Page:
And speaking of space, when it comes to writing we all have a different relationship to it. Some of us fill the page from margin to margin, while others feel free to squander it by leaving a great deal of white space between words and lines. This, the graphologists tell us, may correlate with how generous or tight-fisted we are with money. Alternatively, it can reveal just how close we like other people to get to us. Some of us need our “space” more than others!
A cramped, rigid writing belongs to a very different kind of person than one who writes with a loose, flowing script. How hard we press the pen down on the page can show not only how much physical energy we have, but also how much inner tension.
In short, there’s so much to be learned from all the ways a person expresses himself externally. They are all windows into the soul.

Reversing the Trend
With so many diverse kinds of therapies enjoying popularity these days, a system of “handwriting therapy” has evolved as well. This means working from the outside in: using your handwriting to help change a trait. Let me give you an example.
Suppose you learn that backward-leaning writing indicates a certain fearfulness. A fear of moving forward, a clinging to the past. Now, suppose you want to change this. You want to let go of the trammels of the past and feel brave enough to plunge confidently into whatever the future may hold. Handwriting therapy might suggest that you consciously reverse the trend of your writing, slanting your words to the right, which symbolizes the future, instead of back toward the left-hand margin which symbolizes the security of the past.
The letters of the alphabet are formed in three zones, the upper one representing the intellectual/spiritual area, the middle being the social zone, and the lower zone indicative of the practical and the physical aspects of life. A person who feels that she’s too cerebral and not grounded enough might be told to exert firmer pressure on the page, and to develop her lower zone to balance her highly developed upper zone.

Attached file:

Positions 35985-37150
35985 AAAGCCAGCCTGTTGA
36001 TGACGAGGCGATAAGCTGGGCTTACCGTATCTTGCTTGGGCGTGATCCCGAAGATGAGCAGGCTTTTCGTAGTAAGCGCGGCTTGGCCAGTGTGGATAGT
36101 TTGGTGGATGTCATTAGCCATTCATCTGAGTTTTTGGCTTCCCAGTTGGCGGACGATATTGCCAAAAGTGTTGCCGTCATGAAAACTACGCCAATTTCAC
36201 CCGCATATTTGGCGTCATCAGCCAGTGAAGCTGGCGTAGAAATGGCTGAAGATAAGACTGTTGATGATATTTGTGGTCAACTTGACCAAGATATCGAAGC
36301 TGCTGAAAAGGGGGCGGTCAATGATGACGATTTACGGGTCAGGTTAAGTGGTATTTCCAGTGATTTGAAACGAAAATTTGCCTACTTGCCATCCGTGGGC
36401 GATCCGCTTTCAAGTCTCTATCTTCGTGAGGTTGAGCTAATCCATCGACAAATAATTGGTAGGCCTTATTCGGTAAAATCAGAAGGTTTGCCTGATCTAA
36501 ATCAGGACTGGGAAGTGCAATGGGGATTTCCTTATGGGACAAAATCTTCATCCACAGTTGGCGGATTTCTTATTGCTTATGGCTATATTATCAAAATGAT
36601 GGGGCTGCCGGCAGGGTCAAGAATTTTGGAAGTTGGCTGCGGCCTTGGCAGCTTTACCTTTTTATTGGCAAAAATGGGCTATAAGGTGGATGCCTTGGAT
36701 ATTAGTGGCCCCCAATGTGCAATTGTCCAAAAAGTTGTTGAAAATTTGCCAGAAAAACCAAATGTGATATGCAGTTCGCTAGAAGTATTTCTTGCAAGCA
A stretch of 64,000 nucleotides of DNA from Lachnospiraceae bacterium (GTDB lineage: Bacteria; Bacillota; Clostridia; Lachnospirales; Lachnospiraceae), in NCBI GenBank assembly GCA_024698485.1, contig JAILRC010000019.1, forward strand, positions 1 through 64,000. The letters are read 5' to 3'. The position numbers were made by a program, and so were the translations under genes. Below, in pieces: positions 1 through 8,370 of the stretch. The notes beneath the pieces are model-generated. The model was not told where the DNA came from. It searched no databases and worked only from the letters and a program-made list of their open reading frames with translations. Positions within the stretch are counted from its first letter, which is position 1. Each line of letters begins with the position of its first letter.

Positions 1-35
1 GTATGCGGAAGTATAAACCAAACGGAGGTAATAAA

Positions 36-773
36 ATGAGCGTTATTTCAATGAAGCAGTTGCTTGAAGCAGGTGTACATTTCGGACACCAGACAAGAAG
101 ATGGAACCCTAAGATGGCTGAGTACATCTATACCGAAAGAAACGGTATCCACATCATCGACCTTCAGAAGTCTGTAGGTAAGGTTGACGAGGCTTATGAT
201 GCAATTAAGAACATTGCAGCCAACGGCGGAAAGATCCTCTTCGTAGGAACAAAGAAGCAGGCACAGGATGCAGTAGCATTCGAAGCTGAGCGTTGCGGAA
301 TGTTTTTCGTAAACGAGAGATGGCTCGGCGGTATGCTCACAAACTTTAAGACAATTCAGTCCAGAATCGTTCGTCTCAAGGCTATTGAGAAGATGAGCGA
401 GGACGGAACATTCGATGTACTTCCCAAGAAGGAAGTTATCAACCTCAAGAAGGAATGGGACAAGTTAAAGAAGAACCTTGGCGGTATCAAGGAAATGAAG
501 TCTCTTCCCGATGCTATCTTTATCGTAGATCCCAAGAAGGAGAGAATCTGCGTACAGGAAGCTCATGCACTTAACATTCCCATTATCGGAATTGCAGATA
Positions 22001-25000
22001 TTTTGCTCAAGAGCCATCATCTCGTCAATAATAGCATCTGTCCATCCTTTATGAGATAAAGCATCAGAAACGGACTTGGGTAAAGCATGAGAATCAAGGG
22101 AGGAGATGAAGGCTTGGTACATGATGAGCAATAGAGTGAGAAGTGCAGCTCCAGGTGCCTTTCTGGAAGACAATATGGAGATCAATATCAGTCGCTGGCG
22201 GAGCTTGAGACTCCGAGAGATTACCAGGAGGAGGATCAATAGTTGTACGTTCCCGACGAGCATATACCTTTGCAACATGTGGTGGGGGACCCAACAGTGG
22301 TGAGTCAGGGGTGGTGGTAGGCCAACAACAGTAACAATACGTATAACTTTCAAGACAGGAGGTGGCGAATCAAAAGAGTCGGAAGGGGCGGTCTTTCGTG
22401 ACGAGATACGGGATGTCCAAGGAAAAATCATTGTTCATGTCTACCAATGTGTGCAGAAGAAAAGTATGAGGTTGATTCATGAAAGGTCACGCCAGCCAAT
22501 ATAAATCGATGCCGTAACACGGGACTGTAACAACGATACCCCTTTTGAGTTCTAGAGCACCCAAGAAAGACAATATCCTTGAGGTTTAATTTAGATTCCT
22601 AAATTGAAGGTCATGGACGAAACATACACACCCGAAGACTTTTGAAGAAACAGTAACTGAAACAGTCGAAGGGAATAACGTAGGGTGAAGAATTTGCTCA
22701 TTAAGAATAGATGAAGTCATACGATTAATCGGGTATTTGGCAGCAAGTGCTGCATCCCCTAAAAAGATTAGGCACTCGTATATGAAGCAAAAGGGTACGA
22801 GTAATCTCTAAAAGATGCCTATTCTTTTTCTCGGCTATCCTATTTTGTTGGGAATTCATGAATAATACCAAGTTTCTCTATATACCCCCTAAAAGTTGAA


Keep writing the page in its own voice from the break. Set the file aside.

Does this kind of therapy work? I don’t have the answer to that. But consider this: if a timid person holds his head high and walks with a firm, confident-looking tread, does that change the way he feels inside?
Common thought has it that it does. Like the lyrics of a charming old song:

While shivering in my shoes, I strike a careless pose
And whistle a happy tune, and no one ever knows I’m afraid.
The result of this deception is very strange to tell
For when I fool the people, I fear I fool myself as well!
It’s not really about fooling people. It’s about effecting change on the inside through making outward changes. Standing and walking differently makes us feel different. And so, perhaps, does writing differently. Who knows?
What I do know is that our Sages have firmly endorsed the view that outward actions impact inner attitudes. If we perform a mitzvah with a great deal of external zeal and reverence, chances are we’ll begin to feel more connected to it on the inside. If we are friendly to someone who usually leaves us cold, the very act of warming up our manner can light a fire in our heart.
It’s a strange phenomenon. If the yetzer hara is stalking you, we are taught, drag him to the bais medrash! Can it be that the mere act of opening a Gemara and immersing oneself in learning Torah is enough to convince us to abandon our less noble impulses?
It seems that it is.
So let’s take heart. Not all of our battles need to be fought with mighty clashes of armor on the bumpy terrain of our inner battlefields. There’s a more indirect, somewhat artificial, but highly effective way of gradually changing our problematic traits and middos.
And that’s by changing the way we do things on the outside.